CAPE CANAVERAL, Florida (Reuters) - The U.S. company that has arranged for six tourists to fly in space said on Friday it is staying open for business despite the economic crisis and a lack of confirmed flight opportunities.
Space Adventures has been setting up flights aboard Russian Soyuz capsules when there are spare seats available. The tourists have paid up to $35 million for the trip.
Charles Simonyi, 60, who made a fortune as Microsoft’s lead software developer, is now on his second voyage to the International Space Station.
But he is expected to be the last space tourist for the foreseeable future, as all Soyuz seats have now been booked for astronauts and cosmonauts representing the 16 countries working on the $100 billion orbital outpost.
Beginning next month, the station’s resident crew is due to double from three to six, all of whom will fly on Soyuz capsules.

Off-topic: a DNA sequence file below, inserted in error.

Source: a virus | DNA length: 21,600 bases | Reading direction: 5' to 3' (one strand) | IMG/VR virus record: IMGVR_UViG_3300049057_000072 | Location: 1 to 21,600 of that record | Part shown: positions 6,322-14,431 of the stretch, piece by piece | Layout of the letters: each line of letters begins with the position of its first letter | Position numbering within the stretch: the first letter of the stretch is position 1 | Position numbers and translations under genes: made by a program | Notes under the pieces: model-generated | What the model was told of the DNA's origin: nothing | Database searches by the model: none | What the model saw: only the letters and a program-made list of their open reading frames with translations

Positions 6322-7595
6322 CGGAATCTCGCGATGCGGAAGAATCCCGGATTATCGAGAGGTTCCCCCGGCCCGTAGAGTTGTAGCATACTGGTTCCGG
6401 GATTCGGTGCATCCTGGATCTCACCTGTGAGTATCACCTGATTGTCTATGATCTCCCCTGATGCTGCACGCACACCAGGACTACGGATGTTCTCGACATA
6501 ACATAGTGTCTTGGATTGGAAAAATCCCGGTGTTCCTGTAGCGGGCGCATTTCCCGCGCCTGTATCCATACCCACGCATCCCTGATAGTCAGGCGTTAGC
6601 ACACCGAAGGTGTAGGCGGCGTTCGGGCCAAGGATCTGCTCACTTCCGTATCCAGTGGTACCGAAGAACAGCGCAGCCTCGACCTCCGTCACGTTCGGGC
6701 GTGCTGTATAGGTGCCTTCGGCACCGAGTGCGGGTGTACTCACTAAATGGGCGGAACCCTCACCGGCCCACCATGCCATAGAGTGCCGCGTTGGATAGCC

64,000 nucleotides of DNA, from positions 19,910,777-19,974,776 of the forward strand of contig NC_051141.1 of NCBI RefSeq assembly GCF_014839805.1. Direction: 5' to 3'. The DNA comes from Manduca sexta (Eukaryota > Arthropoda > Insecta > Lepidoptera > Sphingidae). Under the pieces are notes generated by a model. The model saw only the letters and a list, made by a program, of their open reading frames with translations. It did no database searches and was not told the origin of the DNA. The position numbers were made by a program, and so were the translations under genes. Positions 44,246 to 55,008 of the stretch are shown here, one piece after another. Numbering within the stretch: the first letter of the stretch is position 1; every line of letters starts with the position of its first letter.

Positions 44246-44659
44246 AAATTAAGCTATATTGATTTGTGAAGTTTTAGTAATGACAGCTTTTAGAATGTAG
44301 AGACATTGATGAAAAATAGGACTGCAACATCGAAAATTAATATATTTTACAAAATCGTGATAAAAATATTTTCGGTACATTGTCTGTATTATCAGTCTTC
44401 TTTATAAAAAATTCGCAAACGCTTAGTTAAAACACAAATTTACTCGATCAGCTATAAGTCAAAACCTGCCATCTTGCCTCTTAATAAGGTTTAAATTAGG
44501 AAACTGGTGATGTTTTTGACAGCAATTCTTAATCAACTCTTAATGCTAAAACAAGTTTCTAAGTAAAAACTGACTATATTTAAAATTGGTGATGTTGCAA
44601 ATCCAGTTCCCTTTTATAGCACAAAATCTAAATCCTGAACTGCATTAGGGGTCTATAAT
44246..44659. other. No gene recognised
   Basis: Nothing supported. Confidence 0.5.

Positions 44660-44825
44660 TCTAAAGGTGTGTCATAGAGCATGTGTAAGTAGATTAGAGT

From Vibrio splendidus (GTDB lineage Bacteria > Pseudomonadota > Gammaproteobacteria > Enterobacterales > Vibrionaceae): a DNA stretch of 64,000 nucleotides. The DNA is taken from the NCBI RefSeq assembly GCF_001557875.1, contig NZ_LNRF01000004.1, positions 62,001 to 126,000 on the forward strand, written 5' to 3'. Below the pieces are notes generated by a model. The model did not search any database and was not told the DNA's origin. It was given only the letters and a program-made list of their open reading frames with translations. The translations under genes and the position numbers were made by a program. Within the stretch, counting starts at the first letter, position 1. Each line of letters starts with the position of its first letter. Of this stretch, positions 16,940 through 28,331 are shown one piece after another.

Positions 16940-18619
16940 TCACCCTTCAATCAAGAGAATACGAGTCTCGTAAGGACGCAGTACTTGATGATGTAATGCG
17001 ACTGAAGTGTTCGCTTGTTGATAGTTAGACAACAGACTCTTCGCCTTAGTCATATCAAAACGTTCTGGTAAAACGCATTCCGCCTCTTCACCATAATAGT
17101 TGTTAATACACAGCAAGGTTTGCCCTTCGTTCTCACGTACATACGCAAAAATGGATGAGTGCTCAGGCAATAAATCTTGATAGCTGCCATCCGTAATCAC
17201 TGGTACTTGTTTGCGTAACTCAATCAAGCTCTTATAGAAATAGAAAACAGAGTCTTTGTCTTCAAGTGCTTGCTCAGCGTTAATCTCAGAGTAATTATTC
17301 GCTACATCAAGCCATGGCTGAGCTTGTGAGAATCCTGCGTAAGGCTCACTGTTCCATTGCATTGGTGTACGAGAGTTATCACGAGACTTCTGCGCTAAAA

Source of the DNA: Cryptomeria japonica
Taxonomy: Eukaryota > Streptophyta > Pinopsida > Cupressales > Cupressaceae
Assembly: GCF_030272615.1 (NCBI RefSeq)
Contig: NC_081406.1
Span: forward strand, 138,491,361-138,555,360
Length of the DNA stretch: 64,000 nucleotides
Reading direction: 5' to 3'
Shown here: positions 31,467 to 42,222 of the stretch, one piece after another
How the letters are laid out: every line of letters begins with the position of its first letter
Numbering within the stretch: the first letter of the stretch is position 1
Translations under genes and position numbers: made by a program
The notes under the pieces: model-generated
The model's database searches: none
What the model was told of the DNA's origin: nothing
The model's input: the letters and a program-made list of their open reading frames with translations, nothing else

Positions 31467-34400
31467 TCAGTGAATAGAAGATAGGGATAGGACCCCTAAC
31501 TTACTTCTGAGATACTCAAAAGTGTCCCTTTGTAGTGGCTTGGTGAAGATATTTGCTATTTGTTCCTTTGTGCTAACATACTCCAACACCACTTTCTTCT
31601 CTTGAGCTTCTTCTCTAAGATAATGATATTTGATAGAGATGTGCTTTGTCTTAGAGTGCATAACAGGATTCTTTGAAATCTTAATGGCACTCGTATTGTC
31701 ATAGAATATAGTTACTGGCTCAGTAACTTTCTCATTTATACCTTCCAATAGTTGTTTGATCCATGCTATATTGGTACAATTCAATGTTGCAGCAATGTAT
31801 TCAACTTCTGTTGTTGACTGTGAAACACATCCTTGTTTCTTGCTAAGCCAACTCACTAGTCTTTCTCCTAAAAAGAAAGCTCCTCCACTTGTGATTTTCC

NASA and its partners will be solely dependent on Russia for crew transport due to the retirement of the U.S. space agency’s shuttle fleet next year.
In a conference call with reporters on Friday, Space Adventures President Eric Anderson said his company would continue to prepare people for spaceflight on the chance that seats will free up on future Soyuz missions.
There was a possibility a cosmonaut from Kazakhstan, due to fly later this year, may not make the trip, Anderson said -- although a NASA spokesman said he had not heard of any changes to the crew.
Space Adventures, based in Alexandria, Virginia, is also pursuing dedicated commercial Soyuz missions, the first of which could be ready to fly as early as 2012, Anderson said.
While Space Adventures’ high-flying leisure business has been hit by the economic downturn, potential clients are still coming forward, he said.
“The kind of person who has indicated an interest in going to space is a long-term thinker,” Anderson said.
“Someone who has had a life dream of going to space is not going to let an economic downturn -- even if it’s a longer one than we would have hoped -- change their objective.”
Editing by Tom Brown and John O'Callaghan